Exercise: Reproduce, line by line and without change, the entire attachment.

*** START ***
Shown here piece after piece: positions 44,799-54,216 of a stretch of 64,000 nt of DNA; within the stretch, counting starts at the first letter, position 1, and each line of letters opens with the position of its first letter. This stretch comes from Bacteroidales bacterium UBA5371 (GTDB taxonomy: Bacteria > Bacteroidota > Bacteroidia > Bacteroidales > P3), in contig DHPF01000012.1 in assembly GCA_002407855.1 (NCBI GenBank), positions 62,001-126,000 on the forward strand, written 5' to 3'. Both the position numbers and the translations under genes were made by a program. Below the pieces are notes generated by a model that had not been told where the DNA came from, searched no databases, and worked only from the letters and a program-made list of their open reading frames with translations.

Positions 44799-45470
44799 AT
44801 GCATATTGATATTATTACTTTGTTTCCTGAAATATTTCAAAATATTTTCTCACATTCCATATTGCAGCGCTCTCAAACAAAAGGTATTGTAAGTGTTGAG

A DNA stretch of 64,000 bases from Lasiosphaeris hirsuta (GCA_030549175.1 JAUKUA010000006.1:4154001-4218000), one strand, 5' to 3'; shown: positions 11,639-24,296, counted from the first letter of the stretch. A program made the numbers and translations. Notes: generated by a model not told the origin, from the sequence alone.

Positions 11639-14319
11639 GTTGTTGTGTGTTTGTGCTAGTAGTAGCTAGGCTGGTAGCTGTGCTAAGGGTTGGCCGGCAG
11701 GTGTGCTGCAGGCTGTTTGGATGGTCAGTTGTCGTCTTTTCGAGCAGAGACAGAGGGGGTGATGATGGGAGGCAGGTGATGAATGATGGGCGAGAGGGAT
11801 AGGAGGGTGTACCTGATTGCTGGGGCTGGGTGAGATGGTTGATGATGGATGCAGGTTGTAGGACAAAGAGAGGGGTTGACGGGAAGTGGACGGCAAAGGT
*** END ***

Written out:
Shown here piece after piece: positions 44,799-54,216 of a stretch of 64,000 nt of DNA; within the stretch, counting starts at the first letter, position 1, and each line of letters opens with the position of its first letter. This stretch comes from Bacteroidales bacterium UBA5371 (GTDB taxonomy: Bacteria > Bacteroidota > Bacteroidia > Bacteroidales > P3), in contig DHPF01000012.1 in assembly GCA_002407855.1 (NCBI GenBank), positions 62,001-126,000 on the forward strand, written 5' to 3'. Both the position numbers and the translations under genes were made by a program. Below the pieces are notes generated by a model that had not been told where the DNA came from, searched no databases, and worked only from the letters and a program-made list of their open reading frames with translations.

Positions 44799-45470
44799 AT
44801 GCATATTGATATTATTACTTTGTTTCCTGAAATATTTCAAAATATTTTCTCACATTCCATATTGCAGCGCTCTCAAACAAAAGGTATTGTAAGTGTTGAG

A DNA stretch of 64,000 bases from Lasiosphaeris hirsuta (GCA_030549175.1 JAUKUA010000006.1:4154001-4218000), one strand, 5' to 3'; shown: positions 11,639-24,296, counted from the first letter of the stretch. A program made the numbers and translations. Notes: generated by a model not told the origin, from the sequence alone.

Positions 11639-14319
11639 GTTGTTGTGTGTTTGTGCTAGTAGTAGCTAGGCTGGTAGCTGTGCTAAGGGTTGGCCGGCAG
11701 GTGTGCTGCAGGCTGTTTGGATGGTCAGTTGTCGTCTTTTCGAGCAGAGACAGAGGGGGTGATGATGGGAGGCAGGTGATGAATGATGGGCGAGAGGGAT
11801 AGGAGGGTGTACCTGATTGCTGGGGCTGGGTGAGATGGTTGATGATGGATGCAGGTTGTAGGACAAAGAGAGGGGTTGACGGGAAGTGGACGGCAAAGGT